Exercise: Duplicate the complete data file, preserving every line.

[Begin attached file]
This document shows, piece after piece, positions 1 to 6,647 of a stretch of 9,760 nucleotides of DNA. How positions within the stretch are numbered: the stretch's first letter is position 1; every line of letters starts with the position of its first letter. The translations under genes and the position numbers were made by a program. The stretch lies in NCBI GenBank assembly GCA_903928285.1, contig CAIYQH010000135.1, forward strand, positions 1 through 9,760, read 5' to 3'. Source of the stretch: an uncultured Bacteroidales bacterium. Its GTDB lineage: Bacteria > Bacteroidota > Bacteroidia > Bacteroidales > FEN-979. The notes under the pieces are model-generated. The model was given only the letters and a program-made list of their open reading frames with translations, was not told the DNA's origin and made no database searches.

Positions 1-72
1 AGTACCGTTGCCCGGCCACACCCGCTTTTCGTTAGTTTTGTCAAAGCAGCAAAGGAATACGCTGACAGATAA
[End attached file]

This document shows, piece after piece, positions 1 to 6,647 of a stretch of 9,760 nucleotides of DNA. How positions within the stretch are numbered: the stretch's first letter is position 1; every line of letters starts with the position of its first letter. The translations under genes and the position numbers were made by a program. The stretch lies in NCBI GenBank assembly GCA_903928285.1, contig CAIYQH010000135.1, forward strand, positions 1 through 9,760, read 5' to 3'. Source of the stretch: an uncultured Bacteroidales bacterium. Its GTDB lineage: Bacteria > Bacteroidota > Bacteroidia > Bacteroidales > FEN-979. The notes under the pieces are model-generated. The model was given only the letters and a program-made list of their open reading frames with translations, was not told the DNA's origin and made no database searches.

Positions 1-72
1 AGTACCGTTGCCCGGCCACACCCGCTTTTCGTTAGTTTTGTCAAAGCAGCAAAGGAATACGCTGACAGATAA